Two things that the example of China shows us are that it's perfectly feasible for a very large nation to decide that they don't care if their citizens know they're being censored, and that you don't need to block everyone, provided that you block by default and can keep _enough_ people in line that those who disagree are marginalised.

Once the framework for control is in place, those whose resolvers use other keys must first have gotten those other keys, which is harder than memorising an IP address; sure, one leak is all it takes, but it's another way to put a dampening effect in place.

I'm not saying DANE is evil or any hokum like that; I am saying that using the efforts of a nation-state actor to justify changing the trust schemes for privacy keys to a system which is still vulnerable to nation-state actors and only protects against random criminals is deeply ironic and not well thought out.

Ultimately, while I think that we'll find better solutions than those currently on the table, too many people are looking for a magic bullet and something which will provide a binary secure-or-not facility for communications. They're completely missing that all security begins with trust and deciding who you trust, how you trust and how you maintain chains of trust. Not everyone trusts the same people, and until we figure out what is the minimum that end-users need to _understand_, at a deep level, about trust and hierarchy in order to protect themselves on the Internet and design simple solutions around that minimal level of understanding, all our attempts at solutions will be tragic failures. And I mean tragic, because in some places people depend upon private secure communications for their lives.
Bill Owens
I suppose that if the censorious government is willing to be so obvious, they could do that - but everyone, within and without, would know that they've usurped the chain of trust. And pushing the keys into ISPs isn't enough, they have to be on every validating resolver - potentially including every desktop. If that's the case, they might as well erase all of the CA cache and replace it with one of their own, from which they can re-issue all of the SSL/TLS certs.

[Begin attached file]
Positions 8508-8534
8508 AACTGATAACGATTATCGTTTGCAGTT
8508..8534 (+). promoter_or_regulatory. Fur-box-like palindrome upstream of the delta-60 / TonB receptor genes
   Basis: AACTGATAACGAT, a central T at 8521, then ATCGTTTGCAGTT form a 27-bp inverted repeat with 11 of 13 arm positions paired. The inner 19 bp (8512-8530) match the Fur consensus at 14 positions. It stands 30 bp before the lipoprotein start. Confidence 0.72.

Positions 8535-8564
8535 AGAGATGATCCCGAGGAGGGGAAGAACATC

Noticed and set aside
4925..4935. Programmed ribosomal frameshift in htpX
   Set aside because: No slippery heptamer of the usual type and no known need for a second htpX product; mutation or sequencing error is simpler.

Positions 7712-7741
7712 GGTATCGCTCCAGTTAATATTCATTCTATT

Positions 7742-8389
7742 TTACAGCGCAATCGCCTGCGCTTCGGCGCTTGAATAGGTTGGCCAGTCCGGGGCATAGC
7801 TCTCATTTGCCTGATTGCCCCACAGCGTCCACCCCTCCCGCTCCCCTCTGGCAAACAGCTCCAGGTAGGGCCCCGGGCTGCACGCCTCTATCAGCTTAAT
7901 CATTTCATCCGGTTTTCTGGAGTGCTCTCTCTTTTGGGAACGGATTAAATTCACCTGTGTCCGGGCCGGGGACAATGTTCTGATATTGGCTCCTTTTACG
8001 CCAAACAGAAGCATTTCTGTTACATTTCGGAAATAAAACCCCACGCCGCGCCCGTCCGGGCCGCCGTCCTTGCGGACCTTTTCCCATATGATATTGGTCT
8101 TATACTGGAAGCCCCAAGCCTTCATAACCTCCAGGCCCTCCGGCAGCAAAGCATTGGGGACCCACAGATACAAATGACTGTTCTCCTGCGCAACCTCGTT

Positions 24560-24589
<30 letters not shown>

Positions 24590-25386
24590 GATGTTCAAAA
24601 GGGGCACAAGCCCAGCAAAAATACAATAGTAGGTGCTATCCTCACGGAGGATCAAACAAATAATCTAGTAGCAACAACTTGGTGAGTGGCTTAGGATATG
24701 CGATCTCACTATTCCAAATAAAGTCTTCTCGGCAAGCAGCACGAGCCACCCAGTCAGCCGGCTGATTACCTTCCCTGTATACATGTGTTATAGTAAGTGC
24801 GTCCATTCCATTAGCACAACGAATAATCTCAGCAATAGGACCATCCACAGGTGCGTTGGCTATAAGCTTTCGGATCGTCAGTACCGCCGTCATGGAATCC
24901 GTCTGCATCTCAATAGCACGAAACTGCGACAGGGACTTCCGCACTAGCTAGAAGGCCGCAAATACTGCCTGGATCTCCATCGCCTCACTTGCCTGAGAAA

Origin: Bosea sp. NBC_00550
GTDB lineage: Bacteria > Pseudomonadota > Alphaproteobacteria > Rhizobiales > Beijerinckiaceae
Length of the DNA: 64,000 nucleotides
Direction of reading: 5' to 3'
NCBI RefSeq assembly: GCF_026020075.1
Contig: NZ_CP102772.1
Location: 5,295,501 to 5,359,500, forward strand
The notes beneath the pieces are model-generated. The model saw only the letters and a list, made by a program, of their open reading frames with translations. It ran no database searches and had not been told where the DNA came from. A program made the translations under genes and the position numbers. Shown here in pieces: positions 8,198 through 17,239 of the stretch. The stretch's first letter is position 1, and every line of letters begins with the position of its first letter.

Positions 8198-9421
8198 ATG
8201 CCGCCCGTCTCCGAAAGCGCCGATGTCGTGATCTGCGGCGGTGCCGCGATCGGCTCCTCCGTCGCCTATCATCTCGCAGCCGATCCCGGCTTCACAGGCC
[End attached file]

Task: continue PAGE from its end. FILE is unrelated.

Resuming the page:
Key to the exploitation of the recent DigiNotar breakin was the fact that in Iran it was used to implement a hidden, quiet MITM attack, without the users' knowledge. At least until someone using a recent version of Chrome noticed the error message, because Chrome implements a Google-specific check that's similar to one of the DANE modes of operation. The presence of that check on the user's computer meant that the national-level MITM was thwarted, because they apparently wanted it to be hidden.

The serious (and highly objectionable) proposals within the US seem to have been made without any knowledge or even awareness of DNSSEC. And although they would potentially act like a MITM attack, they don't intend to transparently replace the affected website and intercept the traffic as was the case in Iran - they want to interrupt access and redirect users. DNSSEC only prevents the redirection part, the interruption still works just fine.
Phil P
Not seeing the problem. A country which wants to censor content makes using their trust anchors in DNS a requirement of running an ISP. Sorry, I skipped that because it seemed so obvious to me.

The choice of trust anchor for the root only helps if it's a free choice and people can use the IANA one (assuming that's the right choice, which it currently is). In countries which censor and hijack content, mandating using a different anchor is trivial.

I mean, even in the USA there are serious proposals (as part of COICA) to use lookaside lists for censoring DNS results in resolvers where the authoritative servers are outside of US jurisdiction. That means mandating configuration of DNS resolvers at ISPs. Once that's done, the framework is in place for ever more controls.
Bill Owens
You wrote:
"The governmental agency controlling a given nation's DNS need to issue their own keys for the root zone. They then re-sign the anchor public keys for all the entries within the root,"

I think you're missing a step there: for this attack to succeed, the agency would need to generate keys; then install those keys in all of the validating resolvers 'downstream', that is, all of the hosts against which they wished to launch a MITM attack; and then re-sign the root zone. Without that step, the replacement root keys would not validate. A difficult task, given that the real root keys are widely published and included in all validating resolver software (for example, in every modern Mac - even though validation isn't enabled by default, the keys are still there).
Categories: x509 DNSSEC TLS pki crypto ssl internet federation